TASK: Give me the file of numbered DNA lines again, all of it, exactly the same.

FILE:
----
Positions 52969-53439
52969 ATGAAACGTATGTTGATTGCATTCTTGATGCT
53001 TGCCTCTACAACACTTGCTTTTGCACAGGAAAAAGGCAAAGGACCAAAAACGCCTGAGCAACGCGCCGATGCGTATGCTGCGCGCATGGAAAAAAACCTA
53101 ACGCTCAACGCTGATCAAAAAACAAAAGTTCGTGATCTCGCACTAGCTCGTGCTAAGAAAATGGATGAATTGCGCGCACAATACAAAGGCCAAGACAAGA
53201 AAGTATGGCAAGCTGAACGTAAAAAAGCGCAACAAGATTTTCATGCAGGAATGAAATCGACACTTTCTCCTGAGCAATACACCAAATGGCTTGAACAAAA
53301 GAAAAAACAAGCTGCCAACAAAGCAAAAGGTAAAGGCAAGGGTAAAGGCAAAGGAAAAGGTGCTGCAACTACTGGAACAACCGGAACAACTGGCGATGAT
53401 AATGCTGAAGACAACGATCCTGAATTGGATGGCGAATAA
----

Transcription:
Positions 52969-53439
52969 ATGAAACGTATGTTGATTGCATTCTTGATGCT
53001 TGCCTCTACAACACTTGCTTTTGCACAGGAAAAAGGCAAAGGACCAAAAACGCCTGAGCAACGCGCCGATGCGTATGCTGCGCGCATGGAAAAAAACCTA
53101 ACGCTCAACGCTGATCAAAAAACAAAAGTTCGTGATCTCGCACTAGCTCGTGCTAAGAAAATGGATGAATTGCGCGCACAATACAAAGGCCAAGACAAGA
53201 AAGTATGGCAAGCTGAACGTAAAAAAGCGCAACAAGATTTTCATGCAGGAATGAAATCGACACTTTCTCCTGAGCAATACACCAAATGGCTTGAACAAAA
53301 GAAAAAACAAGCTGCCAACAAAGCAAAAGGTAAAGGCAAGGGTAAAGGCAAAGGAAAAGGTGCTGCAACTACTGGAACAACCGGAACAACTGGCGATGAT
53401 AATGCTGAAGACAACGATCCTGAATTGGATGGCGAATAA